Due to the COVID-19 pandemic, a growing number of employees are continuing to work from home; however, working from home may complicate workers’ compensation claims.  Workers’ compensation generally applies only to injuries occurring in the scope and  course of employment.  This can be problematic as employers have little or no control of an employee’s home office environment.  It is also more difficult to prove that an injury was work-related, because there is less evidence available when an employee is typically working home alone.

Courts will likely see an increase in  cases addressing what constitutes a “work premises” versus a “home premises” and whether the employment – regardless of where it is located – exposes an employee to conditions which substantially contribute to the risk of injury.

The Portland Press Herald recently reported that experts in Maine predict an increase in workers’ compensation claims due to COVID-19 infections and injuries resulting from working at home.  Matt Harmon, Senior Vice President for Claims at MEMIC, a Maine based workers’ compensation insurer, stated that the company has received reports of workplace injuries in the home during the pandemic.  As a result, MEMIC decided to focus on preventing soft tissue injuries resulting from neck, wrist, back, shoulder, and eye strains by providing information on safe workplace practices.  For more information, visit:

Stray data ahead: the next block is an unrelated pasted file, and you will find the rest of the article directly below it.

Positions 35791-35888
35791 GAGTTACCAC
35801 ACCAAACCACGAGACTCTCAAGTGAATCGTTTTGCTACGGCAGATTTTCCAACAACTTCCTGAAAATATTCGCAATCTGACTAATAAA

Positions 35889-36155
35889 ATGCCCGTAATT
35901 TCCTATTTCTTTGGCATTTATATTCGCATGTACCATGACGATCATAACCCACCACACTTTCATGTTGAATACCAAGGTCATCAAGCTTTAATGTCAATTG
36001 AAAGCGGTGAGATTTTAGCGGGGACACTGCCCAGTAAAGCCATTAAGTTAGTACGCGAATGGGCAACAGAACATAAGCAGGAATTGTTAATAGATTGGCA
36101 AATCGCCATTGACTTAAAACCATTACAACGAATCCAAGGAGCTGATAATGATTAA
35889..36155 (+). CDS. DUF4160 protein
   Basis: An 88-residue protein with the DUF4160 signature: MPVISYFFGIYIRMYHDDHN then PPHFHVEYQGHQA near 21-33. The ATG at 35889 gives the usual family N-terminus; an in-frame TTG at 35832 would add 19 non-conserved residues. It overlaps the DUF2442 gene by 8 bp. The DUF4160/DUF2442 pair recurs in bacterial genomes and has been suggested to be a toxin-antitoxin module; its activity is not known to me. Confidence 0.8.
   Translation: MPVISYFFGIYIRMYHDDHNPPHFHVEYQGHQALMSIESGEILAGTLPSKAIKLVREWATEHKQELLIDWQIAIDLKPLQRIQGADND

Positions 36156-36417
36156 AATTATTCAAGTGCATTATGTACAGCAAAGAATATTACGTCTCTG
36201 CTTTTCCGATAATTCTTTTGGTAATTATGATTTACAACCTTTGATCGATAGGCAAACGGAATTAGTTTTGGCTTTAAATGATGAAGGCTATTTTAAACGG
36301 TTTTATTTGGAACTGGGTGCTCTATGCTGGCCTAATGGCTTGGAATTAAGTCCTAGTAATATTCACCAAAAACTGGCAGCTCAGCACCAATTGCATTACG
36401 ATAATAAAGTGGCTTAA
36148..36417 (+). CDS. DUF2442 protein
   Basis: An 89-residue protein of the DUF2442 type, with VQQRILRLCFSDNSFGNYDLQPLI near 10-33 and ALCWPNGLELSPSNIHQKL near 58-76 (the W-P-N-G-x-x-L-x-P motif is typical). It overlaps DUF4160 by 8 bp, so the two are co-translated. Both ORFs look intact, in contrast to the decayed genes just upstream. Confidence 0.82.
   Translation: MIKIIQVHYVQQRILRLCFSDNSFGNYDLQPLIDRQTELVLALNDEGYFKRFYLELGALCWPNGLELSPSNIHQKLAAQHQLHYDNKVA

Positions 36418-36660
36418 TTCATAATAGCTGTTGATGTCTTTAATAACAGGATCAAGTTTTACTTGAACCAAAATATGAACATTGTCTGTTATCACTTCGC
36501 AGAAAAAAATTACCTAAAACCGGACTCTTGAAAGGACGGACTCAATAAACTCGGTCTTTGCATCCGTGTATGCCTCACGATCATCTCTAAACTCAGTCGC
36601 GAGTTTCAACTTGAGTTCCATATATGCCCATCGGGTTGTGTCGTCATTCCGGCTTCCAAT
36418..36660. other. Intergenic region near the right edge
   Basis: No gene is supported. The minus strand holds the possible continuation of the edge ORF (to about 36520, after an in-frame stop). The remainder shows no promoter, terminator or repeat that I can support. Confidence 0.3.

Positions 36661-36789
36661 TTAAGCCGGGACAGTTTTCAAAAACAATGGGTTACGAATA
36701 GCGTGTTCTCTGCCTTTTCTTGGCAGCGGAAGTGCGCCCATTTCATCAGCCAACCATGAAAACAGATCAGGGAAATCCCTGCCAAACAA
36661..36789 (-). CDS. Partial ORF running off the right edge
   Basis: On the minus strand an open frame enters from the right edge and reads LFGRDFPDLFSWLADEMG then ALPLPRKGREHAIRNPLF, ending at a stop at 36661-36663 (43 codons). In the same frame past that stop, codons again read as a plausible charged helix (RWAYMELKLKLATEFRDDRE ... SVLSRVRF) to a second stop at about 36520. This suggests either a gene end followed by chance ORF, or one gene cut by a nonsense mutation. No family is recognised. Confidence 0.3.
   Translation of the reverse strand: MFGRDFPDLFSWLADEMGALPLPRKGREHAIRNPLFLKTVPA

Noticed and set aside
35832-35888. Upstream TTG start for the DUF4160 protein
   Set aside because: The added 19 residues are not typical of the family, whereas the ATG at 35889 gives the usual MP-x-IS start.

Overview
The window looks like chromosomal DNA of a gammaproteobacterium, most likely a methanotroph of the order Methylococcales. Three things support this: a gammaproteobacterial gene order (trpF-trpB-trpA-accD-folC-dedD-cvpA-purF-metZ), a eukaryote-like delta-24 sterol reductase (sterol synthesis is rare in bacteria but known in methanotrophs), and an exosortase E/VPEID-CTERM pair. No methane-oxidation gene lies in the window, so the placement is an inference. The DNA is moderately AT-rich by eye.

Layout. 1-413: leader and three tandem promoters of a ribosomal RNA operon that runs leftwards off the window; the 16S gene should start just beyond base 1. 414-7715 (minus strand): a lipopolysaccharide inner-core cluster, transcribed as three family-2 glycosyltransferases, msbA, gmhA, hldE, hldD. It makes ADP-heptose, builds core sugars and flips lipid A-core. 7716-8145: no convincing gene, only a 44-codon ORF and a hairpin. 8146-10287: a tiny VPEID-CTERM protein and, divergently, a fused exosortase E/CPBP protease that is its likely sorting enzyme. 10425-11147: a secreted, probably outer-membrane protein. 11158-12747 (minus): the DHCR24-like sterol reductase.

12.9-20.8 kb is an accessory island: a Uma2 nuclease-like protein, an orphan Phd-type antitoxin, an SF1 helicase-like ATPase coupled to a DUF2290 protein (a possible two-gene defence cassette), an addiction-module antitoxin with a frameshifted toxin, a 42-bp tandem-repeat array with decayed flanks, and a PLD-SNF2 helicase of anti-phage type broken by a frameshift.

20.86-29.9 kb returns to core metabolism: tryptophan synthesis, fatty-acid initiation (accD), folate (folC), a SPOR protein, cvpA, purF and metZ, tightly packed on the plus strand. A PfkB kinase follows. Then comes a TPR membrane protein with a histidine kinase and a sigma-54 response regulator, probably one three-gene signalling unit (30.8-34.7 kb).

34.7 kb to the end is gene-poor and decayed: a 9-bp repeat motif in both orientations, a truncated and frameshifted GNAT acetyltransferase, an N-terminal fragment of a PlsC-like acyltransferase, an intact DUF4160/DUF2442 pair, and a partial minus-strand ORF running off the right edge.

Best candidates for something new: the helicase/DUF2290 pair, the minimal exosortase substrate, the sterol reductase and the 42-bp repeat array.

Ultimately, to avoid the blurry line of work-related injuries when working from home, employers should take steps to assist employees in transitioning, and employees should make their home-work space safe and comfortable.

For more information and cases related to workers’ compensation for employees injured while working at home, please visit:

If you have questions about the above information, please give Partner Attorney, Stacy Morris a call at 402-397-7300.